Class Granofilosea Cavalier-Smith and Bass, 2009

 

Diagnosis: Cercozoa typically with very fine branching or unbranched filopodia bearing obvious granules (extrusomes) at frequent rather regular intervals or with radiating axopodia (some­times branched) with similar granules; filopodia with internal microtubules, typically appressed to the substratum during feeding, in a semi-immobile state; in most species they do not anastomose but in a few they may, especially between separate cells to form a meroplasmodium (notably in Leucodictyidae; possibly also in Massisteria); characterised species bacterivorous, marine or freshwater. Many have paired centrioles and either two ciliary stubs or two short cilia in the feeding phase or even a distinct flagellate phase (Massis­teria marina, probably Limnofila borokensis, Meso­fila limnetica, desmothoracids) with one or two long cilia. Golgi dictyosomes paranuclear; ciliary transition region with an axosome at the base of the central pair.

 

Order 1. Limnofilida Cavalier-Smith and Bass, 2009

Diagnosis: Small freshwater heterotrophic protozoa with extremely slender, branching gran­ular filopodia, appressed to the substratum during feeding. Phylogenetically defined as the largest clade that includes Limnofila but excludes Mas­sisteria. It excludes the phylogenetically distant marine Nanofila which is morphologically similar but with unbranched filopodia.

 

Family 1. Limnofilidae Cavalier-Smith and Bass, 2009

Diagnosis: trophic phase a small, often globular cell; cilia if present generally not visible in the light microscope; with branched regularly granular and very slender filopodia. Bacterivorous.
Type genus Limnofila Cavalier-Smith and Bass, 2009

 

Order 2. Leucodictyida Cavalier-Smith, 1993.

Diagnosis: Biciliate marine protists with very slender branching granular filopodia that can fuse temporarily to form meroplasmodia; granules are concentric extrusomes; tubular mitochondrial cristae; large granules in the distal centriolar matrix (a synapomorphy not remarked on before); with (Massisteria) or without (Leucodictyidae: Leucodictyon, Reticulamoeba) obvious paranuc­lear microbody.

 

Order 3. Cryptofilida Cavalier-Smith and Bass, 2009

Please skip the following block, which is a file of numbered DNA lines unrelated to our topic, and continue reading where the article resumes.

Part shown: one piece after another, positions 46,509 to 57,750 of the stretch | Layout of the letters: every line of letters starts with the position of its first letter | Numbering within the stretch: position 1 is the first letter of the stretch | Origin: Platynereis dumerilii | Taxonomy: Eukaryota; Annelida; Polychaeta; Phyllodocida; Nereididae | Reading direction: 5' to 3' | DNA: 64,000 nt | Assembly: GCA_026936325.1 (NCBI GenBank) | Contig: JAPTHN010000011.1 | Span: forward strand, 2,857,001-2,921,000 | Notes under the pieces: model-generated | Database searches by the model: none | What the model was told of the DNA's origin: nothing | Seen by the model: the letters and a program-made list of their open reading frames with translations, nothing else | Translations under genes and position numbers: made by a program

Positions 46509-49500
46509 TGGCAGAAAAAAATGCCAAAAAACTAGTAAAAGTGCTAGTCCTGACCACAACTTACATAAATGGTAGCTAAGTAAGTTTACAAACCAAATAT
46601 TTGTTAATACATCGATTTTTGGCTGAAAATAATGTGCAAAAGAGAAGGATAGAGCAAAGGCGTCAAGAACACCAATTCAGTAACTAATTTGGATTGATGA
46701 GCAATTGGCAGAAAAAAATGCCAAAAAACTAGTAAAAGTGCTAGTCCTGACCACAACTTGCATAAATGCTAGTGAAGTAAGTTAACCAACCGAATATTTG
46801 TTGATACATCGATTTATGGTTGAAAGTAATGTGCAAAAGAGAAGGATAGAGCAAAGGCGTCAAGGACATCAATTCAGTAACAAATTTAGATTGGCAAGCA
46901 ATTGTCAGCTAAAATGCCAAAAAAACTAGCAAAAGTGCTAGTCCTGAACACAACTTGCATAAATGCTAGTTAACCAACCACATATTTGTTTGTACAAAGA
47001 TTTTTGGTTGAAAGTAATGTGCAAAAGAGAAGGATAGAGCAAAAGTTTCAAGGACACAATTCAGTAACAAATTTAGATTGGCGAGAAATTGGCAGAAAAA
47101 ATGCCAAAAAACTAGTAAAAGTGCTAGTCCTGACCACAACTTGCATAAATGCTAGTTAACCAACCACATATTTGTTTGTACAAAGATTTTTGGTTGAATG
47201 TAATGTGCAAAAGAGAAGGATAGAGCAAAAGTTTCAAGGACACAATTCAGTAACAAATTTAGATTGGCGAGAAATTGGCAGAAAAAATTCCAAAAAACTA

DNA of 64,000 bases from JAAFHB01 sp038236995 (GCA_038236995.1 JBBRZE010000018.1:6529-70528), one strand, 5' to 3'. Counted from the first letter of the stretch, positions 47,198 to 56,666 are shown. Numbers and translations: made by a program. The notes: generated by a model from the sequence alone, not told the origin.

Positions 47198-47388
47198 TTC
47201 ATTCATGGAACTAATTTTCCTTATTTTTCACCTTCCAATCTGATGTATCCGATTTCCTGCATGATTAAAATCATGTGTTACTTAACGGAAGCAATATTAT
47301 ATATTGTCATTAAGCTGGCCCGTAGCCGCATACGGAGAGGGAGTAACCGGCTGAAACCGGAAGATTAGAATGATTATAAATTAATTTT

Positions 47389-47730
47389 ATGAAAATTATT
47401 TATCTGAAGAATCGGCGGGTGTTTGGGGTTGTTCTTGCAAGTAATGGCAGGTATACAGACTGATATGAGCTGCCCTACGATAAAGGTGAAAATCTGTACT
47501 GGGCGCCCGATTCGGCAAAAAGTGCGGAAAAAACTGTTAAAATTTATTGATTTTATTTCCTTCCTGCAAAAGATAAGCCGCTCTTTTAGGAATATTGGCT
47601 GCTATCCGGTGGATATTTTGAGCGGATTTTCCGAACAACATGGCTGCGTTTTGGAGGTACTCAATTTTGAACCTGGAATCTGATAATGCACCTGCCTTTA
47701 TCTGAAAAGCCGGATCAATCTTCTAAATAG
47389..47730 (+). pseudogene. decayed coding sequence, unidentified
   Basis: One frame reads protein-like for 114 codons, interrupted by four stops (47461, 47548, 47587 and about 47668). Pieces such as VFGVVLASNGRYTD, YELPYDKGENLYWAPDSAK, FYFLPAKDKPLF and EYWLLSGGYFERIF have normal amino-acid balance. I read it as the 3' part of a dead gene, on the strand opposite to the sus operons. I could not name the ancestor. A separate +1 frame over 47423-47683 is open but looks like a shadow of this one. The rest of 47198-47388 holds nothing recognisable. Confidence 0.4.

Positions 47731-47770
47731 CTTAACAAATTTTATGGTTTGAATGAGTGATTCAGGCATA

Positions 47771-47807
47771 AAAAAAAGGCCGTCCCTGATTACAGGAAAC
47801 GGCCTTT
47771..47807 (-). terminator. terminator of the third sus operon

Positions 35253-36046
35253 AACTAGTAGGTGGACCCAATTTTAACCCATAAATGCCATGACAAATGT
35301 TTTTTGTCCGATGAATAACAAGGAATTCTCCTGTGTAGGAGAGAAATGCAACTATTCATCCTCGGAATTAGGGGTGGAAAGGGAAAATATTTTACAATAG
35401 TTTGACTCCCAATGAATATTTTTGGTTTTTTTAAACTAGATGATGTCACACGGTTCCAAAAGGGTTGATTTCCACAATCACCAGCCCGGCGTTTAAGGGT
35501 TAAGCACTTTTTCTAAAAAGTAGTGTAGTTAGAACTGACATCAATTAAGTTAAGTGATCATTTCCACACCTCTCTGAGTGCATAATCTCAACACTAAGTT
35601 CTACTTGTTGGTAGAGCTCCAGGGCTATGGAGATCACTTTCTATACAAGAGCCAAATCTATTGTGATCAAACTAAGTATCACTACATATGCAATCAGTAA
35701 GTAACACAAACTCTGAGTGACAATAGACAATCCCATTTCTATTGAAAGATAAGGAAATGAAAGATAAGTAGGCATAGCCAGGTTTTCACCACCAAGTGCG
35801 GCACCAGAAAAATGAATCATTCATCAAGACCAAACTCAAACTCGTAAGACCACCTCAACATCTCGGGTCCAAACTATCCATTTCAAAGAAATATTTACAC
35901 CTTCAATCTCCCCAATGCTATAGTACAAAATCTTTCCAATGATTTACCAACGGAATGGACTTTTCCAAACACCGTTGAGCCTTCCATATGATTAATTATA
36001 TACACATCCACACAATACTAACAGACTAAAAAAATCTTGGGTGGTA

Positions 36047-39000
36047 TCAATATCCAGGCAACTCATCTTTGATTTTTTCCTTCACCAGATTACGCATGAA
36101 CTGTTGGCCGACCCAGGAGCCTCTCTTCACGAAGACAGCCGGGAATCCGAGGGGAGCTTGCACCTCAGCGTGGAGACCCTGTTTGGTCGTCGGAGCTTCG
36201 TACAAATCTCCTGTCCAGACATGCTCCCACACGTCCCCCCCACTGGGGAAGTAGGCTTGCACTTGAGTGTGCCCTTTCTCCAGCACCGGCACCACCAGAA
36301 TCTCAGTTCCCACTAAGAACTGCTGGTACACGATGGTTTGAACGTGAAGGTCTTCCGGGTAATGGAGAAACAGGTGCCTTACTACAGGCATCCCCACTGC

Diagnosis: non-ciliate heterotrophic pro­tists with branching or unbranched granular filopodia appressed to the substratum during feeding. If filopodia branch, cells are larger than Limnofilida.

 

Family 1. Nanofilidae Cavalier-Smith and Bass fam. n. Diagnosis: tiny non-ciliate marine hetero­trophic protists with unbranched granular filopodia appressed to the substratum during feeding. Type genus Nanofila Cavalier-Smith and Bass gen. nov. Diagnosis: tiny non-ciliate marine hetero­trophic protists with unbranched granular filopodia appressed to substratum during feeding. Type species Nanofila marina Cavalier-Smith and Bass, 2009

 

Family 2. Mesofilidae Cavalier-Smith and Bass, 2009

Diagnosis: Biciliate amoeboflagellates with numerous extremely long branching filopodia that in contrast to Heliomorphidae (Tetradimorpha and Heliomorpha — usually known by the invalid names Dimorpha or Dimorphiella) do not radiate in three dimensions from a centrosome but are appressed to the substratum during feeding. Filopodia and long cilia can be present simulta­neously or each on their own, depending on the growth phase. Type genus Mesofila Cavalier-Smith and Bass gen. n. Diagnosis as for family Mesofilidae.
Type species Mesofila limnetica Cavalier-Smith and Bass, 2009

 

Order 4. Clathrulinidae Claus, 1874

Diagnosis: Extracellular capsule or lorica attached to substrate, with axopodia emerging from perforations; kinetocyst extrusomes along axopodia; tubular mitochondrial cristae; biciliated and
amoeboid stages; can be colonial. Cienkowskia, Clathrulina, Hedriocystis.

 

Order 5. Heliomonadida Cavalier-Smith 1993 ( = Dimorphida Siemensma 1991)

 

Family Heliomorphidae Cavalier-Smith and Bass, 2009

Diagnosis: Biciliate freshwater hetero­trophic Cercozoa with axopodia radiating three dimensionally from a centrosome and supported by microtubules cross-linked in a quincunx pat­tern; centrioles exceptionally long; axopodia have fairly regularly spaced complex extrusomes with a concentric core. Anterior cilium bears fine hairs in at least one genus; ciliary transition region more complex than in other Granofilosea, with a second distal transverse plate well distal to the centriolar distal partition, a peripheral dense cylinder and axosome. The centrosome is embedded in a deep depression at the anterior end of the nucleus and some axopodial axonemes penetrate the nuclear cup via cytoplasmic channels.
Type genus Helio­morpha Cavalier-Smith and Bass, 2009

 

Family Tetradimorphidae

 

Class Proteomyxidea Lankester, 1885 emend. Cavalier-Smith and Bass, 2009

Diagnosis: Naked cercozoan rhizopods with non-granular filopodia or (more usually) reticulopodia; plastids absent; cilia usually absent. Feeding stage uninucleate or multinucleate, sometimes numerous cells form a macroscopic plasmodium. Phagotrophic; feed on bacteria, fungi, algae or small animals. Marine or freshwater or in soil or among mosses or lichens.